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SDN's role in enhancing network security: What will it be?

SN blogs: How can SDN be used to fortify network security? And is it time to be worried about software libraries?

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Enterprise Strategy Group senior principal analyst Jon Oltsik says this week's VMworld will spotlight the role software-defined networking could play in enhancing network security. An ESG survey of network security pros found five key areas where SDN might help, he writes. The first is using SDN to selectively block malicious traffic to endpoints while allowing normal traffic flows. The second is using the architecture to improve network policy auditing and conflict detection and resolution. SDN could also be used to centralize network security policies. Oltsik says that even though SDN is still evolving and that tangible security benefits are still in the future, security pros are already determining how those benefits will align with enterprise requirements.

Find out some of the other benefits ESG believes SDN may provide security pros.

Technology leaders face critical time

The next two years will be a critical time for technology leaders, writes Nemertes Research CEO Johna Till Johnson. The firm's annual conference, held late last month, illustrated some of the challenges tech executives will face, fueled by the evolution of information technology into enterprise technology. That shift means companies will have to embrace such innovations as intelligent networks and machine-to-machine technologies. Cloud, mobility and collaboration services are also reshaping how companies operate, Johnson wrote. Finally, leaders must adapt to a changing workforce as baby boomers retire and millennials assume more important roles. To grow effectively, Johnson advises companies take a page from companies like Ford Motor Co. to launch innovative programs. Additionally, she says companies need to take a close look at emerging technologies like DevOps, wearables and network functions virtualization. Finally, she writes that the next generation of workers can't be expected to oversee legacy systems. Instead, they should be encouraged to use evolving methodologies and then trained to ensure those methods match corporate goals.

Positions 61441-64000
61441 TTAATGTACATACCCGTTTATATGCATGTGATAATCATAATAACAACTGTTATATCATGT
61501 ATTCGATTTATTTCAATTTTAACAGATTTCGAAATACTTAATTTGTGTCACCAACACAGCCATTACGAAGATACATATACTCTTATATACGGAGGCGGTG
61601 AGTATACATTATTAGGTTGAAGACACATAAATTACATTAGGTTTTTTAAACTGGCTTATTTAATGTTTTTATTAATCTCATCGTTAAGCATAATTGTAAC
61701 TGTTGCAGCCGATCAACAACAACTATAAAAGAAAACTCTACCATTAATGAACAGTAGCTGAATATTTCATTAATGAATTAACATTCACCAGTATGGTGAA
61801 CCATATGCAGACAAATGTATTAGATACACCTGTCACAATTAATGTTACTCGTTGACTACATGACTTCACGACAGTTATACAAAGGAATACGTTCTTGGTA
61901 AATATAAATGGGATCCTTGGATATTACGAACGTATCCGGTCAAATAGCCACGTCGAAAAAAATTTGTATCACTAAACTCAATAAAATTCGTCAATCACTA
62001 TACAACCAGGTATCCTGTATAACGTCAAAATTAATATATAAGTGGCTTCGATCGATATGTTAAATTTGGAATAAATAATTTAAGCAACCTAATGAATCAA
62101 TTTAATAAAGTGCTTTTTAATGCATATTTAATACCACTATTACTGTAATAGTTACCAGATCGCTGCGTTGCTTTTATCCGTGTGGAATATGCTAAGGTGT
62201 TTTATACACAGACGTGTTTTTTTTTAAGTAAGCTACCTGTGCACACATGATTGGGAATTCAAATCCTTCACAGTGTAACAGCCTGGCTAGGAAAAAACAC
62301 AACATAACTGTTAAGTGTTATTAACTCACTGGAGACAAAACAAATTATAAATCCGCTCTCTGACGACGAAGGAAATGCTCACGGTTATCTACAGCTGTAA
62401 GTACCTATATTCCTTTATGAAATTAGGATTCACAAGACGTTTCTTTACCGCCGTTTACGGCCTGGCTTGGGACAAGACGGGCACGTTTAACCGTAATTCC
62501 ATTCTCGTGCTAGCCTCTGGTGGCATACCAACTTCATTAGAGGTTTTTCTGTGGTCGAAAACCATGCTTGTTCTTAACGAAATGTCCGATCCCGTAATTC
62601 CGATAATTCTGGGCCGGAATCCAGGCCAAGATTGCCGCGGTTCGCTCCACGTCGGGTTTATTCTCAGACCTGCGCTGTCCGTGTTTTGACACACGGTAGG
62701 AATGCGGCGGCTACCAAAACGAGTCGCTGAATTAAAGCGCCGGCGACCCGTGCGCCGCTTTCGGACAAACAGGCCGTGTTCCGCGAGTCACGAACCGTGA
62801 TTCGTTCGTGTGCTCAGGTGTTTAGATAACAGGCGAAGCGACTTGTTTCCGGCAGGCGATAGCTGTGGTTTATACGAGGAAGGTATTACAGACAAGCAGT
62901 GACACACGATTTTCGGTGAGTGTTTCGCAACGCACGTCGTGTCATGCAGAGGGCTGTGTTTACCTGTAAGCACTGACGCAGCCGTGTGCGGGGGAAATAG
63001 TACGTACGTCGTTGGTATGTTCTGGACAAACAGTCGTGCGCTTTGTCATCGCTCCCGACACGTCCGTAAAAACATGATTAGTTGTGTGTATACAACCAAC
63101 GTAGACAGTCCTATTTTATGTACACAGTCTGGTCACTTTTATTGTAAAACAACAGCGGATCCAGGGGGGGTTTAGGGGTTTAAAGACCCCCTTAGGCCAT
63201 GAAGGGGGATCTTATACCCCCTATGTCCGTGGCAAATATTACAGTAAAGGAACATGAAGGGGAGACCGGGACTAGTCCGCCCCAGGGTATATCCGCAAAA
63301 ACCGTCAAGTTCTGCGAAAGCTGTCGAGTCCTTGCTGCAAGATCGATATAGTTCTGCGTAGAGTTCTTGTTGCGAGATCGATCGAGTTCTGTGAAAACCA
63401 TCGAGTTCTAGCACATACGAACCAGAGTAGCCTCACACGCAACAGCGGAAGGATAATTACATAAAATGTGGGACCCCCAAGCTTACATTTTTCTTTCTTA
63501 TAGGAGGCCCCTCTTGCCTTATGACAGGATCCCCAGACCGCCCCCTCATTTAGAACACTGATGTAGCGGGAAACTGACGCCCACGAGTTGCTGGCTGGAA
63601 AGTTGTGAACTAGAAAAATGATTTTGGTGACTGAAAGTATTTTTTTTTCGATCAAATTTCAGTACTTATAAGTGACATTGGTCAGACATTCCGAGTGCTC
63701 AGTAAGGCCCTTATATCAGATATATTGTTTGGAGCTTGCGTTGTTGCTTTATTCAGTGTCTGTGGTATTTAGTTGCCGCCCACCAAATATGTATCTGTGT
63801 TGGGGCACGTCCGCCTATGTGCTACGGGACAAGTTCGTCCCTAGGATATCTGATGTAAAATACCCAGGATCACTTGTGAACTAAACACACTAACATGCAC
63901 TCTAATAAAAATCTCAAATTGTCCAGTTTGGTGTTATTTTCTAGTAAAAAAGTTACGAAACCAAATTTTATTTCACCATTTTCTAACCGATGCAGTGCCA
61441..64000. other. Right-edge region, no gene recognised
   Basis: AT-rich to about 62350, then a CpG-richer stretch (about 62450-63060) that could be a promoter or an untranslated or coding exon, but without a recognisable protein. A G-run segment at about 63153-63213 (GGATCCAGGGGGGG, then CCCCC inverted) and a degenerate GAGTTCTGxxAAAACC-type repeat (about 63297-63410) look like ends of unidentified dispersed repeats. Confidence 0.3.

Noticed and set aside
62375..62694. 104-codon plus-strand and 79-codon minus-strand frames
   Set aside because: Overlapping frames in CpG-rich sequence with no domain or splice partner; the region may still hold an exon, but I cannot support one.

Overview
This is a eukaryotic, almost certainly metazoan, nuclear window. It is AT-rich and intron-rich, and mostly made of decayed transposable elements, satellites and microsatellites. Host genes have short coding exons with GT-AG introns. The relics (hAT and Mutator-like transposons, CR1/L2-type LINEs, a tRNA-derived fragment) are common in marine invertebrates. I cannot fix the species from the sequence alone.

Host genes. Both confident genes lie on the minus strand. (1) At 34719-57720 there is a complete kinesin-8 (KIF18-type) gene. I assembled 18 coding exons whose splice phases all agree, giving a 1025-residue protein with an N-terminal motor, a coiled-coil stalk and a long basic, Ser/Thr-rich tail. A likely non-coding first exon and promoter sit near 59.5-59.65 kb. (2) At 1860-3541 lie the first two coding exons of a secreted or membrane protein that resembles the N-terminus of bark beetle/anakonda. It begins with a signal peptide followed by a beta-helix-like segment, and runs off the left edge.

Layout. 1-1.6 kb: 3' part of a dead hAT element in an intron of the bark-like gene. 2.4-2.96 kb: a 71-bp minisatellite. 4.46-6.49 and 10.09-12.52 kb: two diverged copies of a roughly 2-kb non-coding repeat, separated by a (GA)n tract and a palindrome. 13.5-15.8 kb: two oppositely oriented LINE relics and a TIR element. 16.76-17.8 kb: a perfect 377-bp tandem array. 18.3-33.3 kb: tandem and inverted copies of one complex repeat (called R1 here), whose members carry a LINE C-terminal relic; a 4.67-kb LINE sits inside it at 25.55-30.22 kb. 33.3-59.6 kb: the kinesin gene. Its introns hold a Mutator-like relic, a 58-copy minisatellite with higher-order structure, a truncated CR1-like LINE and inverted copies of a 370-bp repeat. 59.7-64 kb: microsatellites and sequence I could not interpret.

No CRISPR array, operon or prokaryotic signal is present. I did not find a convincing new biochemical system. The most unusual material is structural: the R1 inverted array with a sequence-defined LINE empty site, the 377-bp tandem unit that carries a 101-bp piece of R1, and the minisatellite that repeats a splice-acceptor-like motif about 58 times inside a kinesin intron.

See what other tasks technology leaders will be facing.

Who's to blame when change is resisted?

That's the provocative question asked by Ethereal Mind blogger Greg Ferro, in discussing whether it's people or the system most responsible for blocking change. To Ferro, it's definitely the system. People, he writes, are hamstrung by IT leaders who won't take the necessary risks or adopt initiatives that support fast-moving IT processes. "Workers can't change the system that is forced onto them, and that's a decision made by poor leaders in IT," Ferro writes. "There are those who are resistant to change, but much of the blame for that lies with executives who don't want to change the system." Ferro takes particular aim at the Information Technology Infrastructure Library (ITIL), which, he says, is failing because of the advent of convergence. The bottom line? "Operational processes are driven to change while ITIL prevents it."

Read Ferro's other comments about ITIL and the impact of convergence.

When good libraries go bad

Gartner Inc. Research Director Mario de Boer wonders about software libraries -- in particular, how vulnerable those ubiquitous pieces of code might be to hackers. For his purposes, de Boer examined zlib. Not because it's insecure -- the last time it released a security patch was nine years ago -- but because it's the type of library that could cause serious problems if it ever were infected by malicious code.

"Security of such ubiquitous libs is of paramount importance," he writes. "A vulnerability impacts many applications and devices at the same moment. Applications usually do not share the libs, so this would result in many applications and devices being patched."

Complicating library security is that nobody is quite sure that the libs were developed securely and tested before publication, de Boer said. If integrators are in fact testing them, that's fine, but that's a very inefficient process. Instead, he calls for "transparent" and "rigorous" security testing of ubiquitous libs, suggesting it be a collaborative effort.

Check out de Boer's thoughts about lib security.

This was first published in August 2014

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